Turnhill - Bennett's Tunstall
|Tunstall is the most
northerly of the potteries towns. Described as being the shape of
tiny beetle by Arnold Bennett, it lays claim to being the metropolis
for the Moorland villages to the north of the potteries, which
include Kidsgrove to the North and Biddulph Moor to the north east.
In the opening sequence of
his classic novel, The Old Wives Tale, Arnold Bennett refers to Mow
Cop, a hilltop settlement to the north of Tunstall, as a place where
religious orgies occurred. The settlement, a rugged wind exposed peak, in
fact became the birth place of primitive Methodism, which in the 1700's
fought for the hearts and souls of the local population over the more
established Wesleyan worship.
Mow Cop -to the north of
the winter of 1835, January. They passed through the marketplace of the
town of Turnhill, where they lived. Turnhill lies a couple of miles north
One side of the market-place was barricaded with stacks of coal, and the
other with loaves of a species of rye and straw bread. This coal and these
loaves were being served out by meticulous and haughty officials, all
invisibly braided with red-tape, to a crowd of shivering, moaning, and
weeping wretches, men, women and children - the basis of the population of
Tunstall town hall in
Market Square c.1885
Tunstall, or the Turnhill of
Bennett's novels, is of little importance as a location in his Five Town
Novels. Indeed, the people of the beetle shaped Turnhill would have been
considered 'foreigners' by Constance and Sophia Bains in the provincial
square of Bursley.
Little is said about
Tunstall in Bennett's novels, but a number of Characters from the sleepy
ancient village of Turnhill are introduced into the metropolis of Bursley
life. Miss Chetwynd is a school teacher from Turnhill to whom Sophia Bains
turns to try and escape life in the Bursley Drapery.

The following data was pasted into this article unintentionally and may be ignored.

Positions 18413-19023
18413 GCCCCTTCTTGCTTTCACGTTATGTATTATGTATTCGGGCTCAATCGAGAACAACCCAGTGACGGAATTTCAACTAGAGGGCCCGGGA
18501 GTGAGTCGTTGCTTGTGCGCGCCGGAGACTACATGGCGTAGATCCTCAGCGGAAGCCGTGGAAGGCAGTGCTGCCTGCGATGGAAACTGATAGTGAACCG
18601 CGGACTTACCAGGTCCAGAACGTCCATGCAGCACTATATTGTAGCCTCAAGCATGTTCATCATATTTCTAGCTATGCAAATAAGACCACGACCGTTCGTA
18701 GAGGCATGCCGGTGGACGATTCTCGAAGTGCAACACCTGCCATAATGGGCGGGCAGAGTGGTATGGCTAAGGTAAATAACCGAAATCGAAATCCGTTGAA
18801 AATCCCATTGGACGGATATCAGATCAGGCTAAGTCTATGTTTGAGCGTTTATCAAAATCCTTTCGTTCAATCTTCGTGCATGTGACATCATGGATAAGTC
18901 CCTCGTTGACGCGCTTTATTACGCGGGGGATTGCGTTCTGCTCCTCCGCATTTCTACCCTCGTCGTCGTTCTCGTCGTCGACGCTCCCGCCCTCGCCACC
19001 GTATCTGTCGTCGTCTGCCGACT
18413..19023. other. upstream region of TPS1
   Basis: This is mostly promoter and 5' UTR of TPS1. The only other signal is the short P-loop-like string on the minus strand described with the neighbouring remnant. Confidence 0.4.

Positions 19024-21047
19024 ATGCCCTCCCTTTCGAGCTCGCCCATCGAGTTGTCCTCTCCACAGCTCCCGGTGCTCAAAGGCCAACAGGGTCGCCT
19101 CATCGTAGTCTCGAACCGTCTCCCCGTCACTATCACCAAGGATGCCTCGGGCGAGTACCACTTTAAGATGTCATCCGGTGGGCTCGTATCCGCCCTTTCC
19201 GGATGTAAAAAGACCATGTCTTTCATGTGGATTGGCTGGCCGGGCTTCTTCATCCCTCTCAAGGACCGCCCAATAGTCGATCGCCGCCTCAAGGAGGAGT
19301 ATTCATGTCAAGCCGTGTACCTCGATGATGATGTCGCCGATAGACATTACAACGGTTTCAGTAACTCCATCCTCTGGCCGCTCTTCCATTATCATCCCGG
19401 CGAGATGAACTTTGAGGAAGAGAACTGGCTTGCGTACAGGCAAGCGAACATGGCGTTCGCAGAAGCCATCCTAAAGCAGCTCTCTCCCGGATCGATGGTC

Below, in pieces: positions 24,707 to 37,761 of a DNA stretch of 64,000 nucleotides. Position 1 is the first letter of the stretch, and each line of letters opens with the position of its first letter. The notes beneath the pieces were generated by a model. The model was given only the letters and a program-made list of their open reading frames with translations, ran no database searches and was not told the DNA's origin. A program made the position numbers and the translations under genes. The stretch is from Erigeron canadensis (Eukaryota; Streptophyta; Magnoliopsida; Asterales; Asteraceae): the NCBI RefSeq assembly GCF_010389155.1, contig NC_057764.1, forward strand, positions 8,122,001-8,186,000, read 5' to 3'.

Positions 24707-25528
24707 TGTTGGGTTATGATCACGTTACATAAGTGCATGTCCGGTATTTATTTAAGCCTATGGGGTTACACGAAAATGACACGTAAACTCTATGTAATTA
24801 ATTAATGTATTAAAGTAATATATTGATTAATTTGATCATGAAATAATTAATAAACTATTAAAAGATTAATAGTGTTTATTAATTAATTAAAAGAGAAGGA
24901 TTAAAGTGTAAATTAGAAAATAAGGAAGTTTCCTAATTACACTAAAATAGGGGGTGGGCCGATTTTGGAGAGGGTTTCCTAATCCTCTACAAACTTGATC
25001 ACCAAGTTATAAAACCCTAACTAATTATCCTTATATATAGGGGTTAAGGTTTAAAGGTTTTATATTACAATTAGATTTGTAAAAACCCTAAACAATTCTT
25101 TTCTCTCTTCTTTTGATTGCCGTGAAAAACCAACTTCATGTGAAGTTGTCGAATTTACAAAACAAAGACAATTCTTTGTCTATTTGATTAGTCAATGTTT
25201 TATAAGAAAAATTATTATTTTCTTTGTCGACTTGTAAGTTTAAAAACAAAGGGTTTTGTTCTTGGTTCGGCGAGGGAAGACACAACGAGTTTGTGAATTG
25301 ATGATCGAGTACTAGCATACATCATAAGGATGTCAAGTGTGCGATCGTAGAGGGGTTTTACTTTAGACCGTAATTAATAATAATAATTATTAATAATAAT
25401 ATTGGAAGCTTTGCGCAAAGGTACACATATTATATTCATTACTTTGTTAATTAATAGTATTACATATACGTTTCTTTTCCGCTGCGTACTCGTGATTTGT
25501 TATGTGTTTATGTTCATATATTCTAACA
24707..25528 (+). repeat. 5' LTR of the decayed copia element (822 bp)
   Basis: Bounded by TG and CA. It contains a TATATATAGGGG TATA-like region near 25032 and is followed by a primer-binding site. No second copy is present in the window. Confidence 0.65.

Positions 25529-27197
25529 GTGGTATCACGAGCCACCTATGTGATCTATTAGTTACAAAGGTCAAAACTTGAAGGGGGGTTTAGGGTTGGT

In "Anna of The Five Towns"
unnamed people from Turnhill buy the business of Willie Price allowing him
money enough to emigrate to Australia. In "Helen of the High Hand",
Helen's Uncle collects property rents in the small town of Tunstall;
I' Bosley, and I bank I' Turnhill, too. And I bank once I' Bosley and
twice I' Turnhill o' Mondays, and twice I' Bosley o' Tuesdays. Only
yesterday I was behind. I reckon as I can do all my collecting between
nine o' clock Monday and noon Tuesday. I go th' worst tennents first -
be sure o' that.
some o' 'em, if you don't catch 'em early o' Monday, you don't catch 'em
at all. " It's incredible to me how you can do it all in a day and a
half," she pursued. "why, how many houses are there?" "Near two hundred
and forthy I' Bosley," he responded. "Hast forgotten th' sugar this
time, lass?" "And in Turnhill?" she said passing the sugar. "I think
I'll have that piece of bacon if you don't want it." "Over a hundred,"
said he. "A hundred and twenty".
"Bastille" the Workhouse
Perhaps, the most moving
reference to small Tunstall in the Bennett novels is to be found in the
Classic, "Clayhanger". It's the Turnhill school-teacher Mr. Shushions who
saves the Clayhanger family from the feared poor house of the area;
Bastille was on the top of a hill about a couple of miles long, and the
journey thither was much lengthened by the desire of the family to avoid
the main road.
They were all intensely ashamed; Darius was ashamed to tears, and did